When it comes to barbecuing, there are two main schools of thought for the techniques that you can use.

The first of these techniques – and the most popular method for those who grill in their back yards – is the style where the food is cooked directly over the source of heat. This way, the food is rapidly cooked on a hot grill suspended directly over the charcoals, the wood, or the gas burners. Rarely is the lid ever closed.

Any foods, including the most tender cuts, hamburgers, steaks, kabobs of all kinds, chicken, and even vegetables are quickly seared and cooked to perfection using this technique. If sauces are desired, they can be added before hand, during the cooking process, or even after the food comes off the grill.

These choices will all create different and enjoyable tastes and flavors.

Using Heat Indirectly

The second barbeque cooking technique uses heat indirectly. This is more appropriate when you’re cooking much larger or whole cuts of meat, such as especially thick steaks, roasts, a whole hog, or a pork shoulder. When you’re cooking using this method, the food is cooked away from the actual source of heat.

This usually requires a water pan of some kind in order to maintain the moisture level of the food. The temperatures generally sit in around 250ºF. During this cooking method, the lid of the barbeque remains closed most of the time, and the length of the cooking is much longer than in the first method.

When you’re using an indirect barbecue cooker, there is usually an additional fire box that allows you to combine charcoal and wooden logs for burning. This allows the heat and the smoke to rise through the cooking chamber where the meat is, so that it is heated perfectly.

The rule of thumb of this technique is a low temperature for a long time.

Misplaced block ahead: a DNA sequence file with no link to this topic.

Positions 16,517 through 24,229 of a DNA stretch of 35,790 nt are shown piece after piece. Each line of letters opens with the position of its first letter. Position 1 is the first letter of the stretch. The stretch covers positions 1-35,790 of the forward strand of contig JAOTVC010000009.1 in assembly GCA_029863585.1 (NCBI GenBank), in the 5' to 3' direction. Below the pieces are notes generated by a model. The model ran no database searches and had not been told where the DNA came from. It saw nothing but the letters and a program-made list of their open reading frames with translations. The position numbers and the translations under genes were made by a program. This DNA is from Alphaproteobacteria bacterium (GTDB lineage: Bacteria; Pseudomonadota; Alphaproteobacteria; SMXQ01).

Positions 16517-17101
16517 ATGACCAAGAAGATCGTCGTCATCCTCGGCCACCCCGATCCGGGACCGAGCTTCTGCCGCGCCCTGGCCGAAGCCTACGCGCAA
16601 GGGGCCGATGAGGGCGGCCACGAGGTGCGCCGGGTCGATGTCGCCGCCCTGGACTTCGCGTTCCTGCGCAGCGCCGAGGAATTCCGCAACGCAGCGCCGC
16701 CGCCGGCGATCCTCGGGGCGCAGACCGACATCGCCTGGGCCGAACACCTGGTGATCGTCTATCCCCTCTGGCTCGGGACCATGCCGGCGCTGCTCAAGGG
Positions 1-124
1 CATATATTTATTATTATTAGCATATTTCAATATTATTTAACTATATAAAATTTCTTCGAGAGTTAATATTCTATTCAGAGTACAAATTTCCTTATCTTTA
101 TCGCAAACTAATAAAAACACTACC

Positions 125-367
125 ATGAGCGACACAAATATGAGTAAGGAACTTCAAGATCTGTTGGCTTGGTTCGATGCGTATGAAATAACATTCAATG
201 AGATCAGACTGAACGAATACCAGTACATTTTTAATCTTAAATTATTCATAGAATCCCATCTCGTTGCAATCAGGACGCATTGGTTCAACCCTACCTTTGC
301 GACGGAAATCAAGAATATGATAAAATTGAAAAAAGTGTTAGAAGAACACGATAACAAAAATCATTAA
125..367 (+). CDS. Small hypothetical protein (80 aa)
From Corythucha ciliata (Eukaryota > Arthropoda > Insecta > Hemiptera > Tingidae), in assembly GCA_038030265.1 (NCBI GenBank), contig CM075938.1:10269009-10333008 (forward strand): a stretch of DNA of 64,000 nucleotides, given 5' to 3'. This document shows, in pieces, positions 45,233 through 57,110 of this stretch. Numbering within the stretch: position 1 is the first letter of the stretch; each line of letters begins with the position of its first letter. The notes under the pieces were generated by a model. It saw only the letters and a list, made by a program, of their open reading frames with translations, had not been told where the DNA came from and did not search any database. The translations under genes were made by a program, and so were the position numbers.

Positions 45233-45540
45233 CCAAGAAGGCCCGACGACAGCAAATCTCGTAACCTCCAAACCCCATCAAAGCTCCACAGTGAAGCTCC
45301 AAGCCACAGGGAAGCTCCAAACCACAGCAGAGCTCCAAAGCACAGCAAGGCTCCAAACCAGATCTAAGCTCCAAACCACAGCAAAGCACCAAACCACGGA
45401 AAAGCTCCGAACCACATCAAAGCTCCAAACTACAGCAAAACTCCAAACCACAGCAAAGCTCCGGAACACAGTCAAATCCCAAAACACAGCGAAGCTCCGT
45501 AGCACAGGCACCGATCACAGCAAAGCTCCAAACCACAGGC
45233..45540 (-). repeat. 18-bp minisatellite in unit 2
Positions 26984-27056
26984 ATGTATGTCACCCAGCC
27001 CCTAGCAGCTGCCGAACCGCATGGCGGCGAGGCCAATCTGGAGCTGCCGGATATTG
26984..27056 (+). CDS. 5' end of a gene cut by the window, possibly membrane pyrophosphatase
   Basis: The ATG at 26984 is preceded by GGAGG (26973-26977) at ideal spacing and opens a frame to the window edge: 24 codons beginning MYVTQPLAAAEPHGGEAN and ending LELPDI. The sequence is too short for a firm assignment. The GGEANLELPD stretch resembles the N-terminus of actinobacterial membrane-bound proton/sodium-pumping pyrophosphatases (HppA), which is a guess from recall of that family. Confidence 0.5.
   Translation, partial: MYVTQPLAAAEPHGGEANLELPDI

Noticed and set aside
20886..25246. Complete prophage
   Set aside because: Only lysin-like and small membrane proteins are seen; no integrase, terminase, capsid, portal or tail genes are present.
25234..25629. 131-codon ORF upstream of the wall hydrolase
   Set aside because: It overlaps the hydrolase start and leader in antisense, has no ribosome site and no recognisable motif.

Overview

Don’t cook too quickly

No matter which method you use, it’s important not to cook your meat too quickly. If the internal temperature of your meat rises too quickly as you cook it, the water and the fat within it will be expelled before the collagen is able to melt.

This means that your cut will be dry and tough. However, you cannot cook too slowly or you will risk a bacterial contamination. Though there is a fine line for barbecuing properly, it’s important to find that line and stick to it.

If you’re already dealing with a cut of meat that is tough, such as a brisket or a pork roast, consider cooking slowly as the collagen adds flavor to the meat.

If you buy a less tough, more expensive cut, you can cook at a higher temperature for a shorter period of time. This is why ribs and steaks take such a short time to cook, while pork shoulders or beef brisket can run up to 20 hours.

As a final note, it’s important to have fun while you barbeque! Your pleasure will come through in your cooking as it will leave you motivated, and willing to try new and interesting things.

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About Joyce Walcott 41 Articles
I had the opportunity of working and learning alongside the best chefs in Barbados many years ago until I became an Executive Chef, I still cook and write on all things cooking.